“Yes. Now be quiet.”
Quincy held her lit finger up to a particular sentence, toward the bottom, and scowled.
“Miss, I was told you were looking into some ‘bad aura’ you said was hovering over the region.” The guard was leaning forward, his eyes like heavy stones on her. “I can read through the paper. You’re focusing an awful bit on matters that seem a bit unrelated.”
“You’re well-read for a lackey,” Quincy said in an even voice. She spared him only a glance. As she expected, his nose flared at the off-hand remark. “Tell me, what do you know about magic to say that what I’m reading is not a matter of complete and utter importance?”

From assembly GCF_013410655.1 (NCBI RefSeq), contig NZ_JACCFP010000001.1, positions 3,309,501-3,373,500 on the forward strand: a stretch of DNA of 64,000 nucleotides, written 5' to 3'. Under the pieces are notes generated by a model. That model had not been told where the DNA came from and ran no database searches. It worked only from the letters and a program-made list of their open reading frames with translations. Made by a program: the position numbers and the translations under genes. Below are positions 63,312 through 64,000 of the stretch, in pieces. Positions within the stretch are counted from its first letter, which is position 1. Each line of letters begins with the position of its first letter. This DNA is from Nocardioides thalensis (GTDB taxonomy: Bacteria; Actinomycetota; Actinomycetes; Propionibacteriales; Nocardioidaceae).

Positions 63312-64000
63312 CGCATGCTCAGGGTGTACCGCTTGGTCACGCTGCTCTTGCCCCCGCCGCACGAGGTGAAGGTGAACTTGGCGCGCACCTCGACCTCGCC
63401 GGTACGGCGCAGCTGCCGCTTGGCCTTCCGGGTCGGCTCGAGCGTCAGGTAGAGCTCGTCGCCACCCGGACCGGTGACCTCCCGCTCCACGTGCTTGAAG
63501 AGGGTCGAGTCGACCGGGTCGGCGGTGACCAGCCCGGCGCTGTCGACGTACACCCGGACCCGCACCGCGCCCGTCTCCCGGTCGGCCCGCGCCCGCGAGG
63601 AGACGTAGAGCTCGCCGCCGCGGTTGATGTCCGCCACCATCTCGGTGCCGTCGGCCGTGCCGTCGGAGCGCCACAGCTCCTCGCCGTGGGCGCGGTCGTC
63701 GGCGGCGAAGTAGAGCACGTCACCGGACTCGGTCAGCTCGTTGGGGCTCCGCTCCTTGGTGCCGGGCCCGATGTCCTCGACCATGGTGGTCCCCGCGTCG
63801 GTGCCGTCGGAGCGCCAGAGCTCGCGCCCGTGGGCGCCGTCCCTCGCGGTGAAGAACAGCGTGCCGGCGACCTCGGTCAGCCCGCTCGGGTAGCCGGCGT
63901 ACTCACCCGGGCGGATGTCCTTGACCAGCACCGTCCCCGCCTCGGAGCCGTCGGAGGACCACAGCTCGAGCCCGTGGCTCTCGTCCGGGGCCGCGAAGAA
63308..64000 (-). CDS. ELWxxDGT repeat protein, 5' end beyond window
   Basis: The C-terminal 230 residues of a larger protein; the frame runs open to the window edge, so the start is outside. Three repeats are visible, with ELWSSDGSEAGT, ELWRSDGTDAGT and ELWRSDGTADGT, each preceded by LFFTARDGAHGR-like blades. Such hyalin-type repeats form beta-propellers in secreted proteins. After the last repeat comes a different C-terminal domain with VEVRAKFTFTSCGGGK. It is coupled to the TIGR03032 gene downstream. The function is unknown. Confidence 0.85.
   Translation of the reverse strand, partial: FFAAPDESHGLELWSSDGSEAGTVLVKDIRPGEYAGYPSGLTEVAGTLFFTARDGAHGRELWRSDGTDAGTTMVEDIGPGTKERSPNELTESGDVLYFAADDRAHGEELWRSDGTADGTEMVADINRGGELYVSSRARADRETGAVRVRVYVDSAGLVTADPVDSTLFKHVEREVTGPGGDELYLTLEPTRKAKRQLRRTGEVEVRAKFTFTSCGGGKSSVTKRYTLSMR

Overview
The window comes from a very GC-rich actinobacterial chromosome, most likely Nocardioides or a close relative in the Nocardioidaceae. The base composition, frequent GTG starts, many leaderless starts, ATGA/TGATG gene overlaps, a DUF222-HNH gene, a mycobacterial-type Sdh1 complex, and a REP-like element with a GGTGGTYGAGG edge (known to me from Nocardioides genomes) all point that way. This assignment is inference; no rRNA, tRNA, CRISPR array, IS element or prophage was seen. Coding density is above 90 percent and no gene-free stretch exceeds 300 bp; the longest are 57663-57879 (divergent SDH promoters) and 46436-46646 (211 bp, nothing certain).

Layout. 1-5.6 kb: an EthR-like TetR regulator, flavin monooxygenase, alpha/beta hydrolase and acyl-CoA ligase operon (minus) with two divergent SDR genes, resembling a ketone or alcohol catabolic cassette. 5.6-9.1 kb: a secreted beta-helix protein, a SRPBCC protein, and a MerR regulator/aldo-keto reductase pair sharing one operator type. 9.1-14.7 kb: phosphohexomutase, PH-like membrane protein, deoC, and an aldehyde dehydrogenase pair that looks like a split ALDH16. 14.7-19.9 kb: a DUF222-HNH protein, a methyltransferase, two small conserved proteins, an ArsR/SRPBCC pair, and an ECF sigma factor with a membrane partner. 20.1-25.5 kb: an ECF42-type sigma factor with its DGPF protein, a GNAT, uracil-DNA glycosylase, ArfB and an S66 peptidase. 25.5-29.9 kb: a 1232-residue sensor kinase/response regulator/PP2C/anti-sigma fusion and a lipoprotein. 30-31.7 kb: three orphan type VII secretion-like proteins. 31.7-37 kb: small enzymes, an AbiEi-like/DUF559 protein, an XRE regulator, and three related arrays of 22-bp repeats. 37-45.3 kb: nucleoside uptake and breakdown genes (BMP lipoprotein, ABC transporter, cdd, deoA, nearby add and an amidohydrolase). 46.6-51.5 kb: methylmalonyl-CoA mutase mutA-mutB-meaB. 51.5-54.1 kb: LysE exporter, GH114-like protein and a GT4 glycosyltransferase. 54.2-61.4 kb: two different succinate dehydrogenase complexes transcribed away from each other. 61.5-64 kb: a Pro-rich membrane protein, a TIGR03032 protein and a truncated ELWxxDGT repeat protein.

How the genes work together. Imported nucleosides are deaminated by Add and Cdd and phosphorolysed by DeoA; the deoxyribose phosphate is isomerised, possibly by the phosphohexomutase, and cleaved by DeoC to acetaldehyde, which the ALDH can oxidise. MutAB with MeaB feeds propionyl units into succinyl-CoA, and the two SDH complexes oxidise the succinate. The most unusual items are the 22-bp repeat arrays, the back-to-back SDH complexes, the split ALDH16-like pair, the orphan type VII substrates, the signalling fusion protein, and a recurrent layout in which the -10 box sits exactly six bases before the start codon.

“I read a lot miss.”
“Oh?” Quincy set down the parchment and made lazy swirls through the air with her glowing fingertip. She tried to make one of the symbols the artists’ drew–a swirl with a line through it. The after image she traced burned behind her eyelids when she blinked. “Did you know there was once a case in the city-state of Gulley, where a boy was drained of blood, then skinned, and eaten by a militaristic cult?”
The man said nothing. The woman held her hand up to better light his face, which was tense and white. Her eyes narrowed. “They were conducting a ritual to the god Juventus, trying to earn invulnerability before going into battle. The boys ages and places of origin, things seemingly unrelated to war, was of great importance, because Juventus was said to have been born among the halfling clan of Tor, who resided in the far south. This clan nearly overtook the Talmor continent in a single vicious campaign. The magic they enacted could only be stopped by killing all possible sacrifices for the ritual, and rendering them unusable.”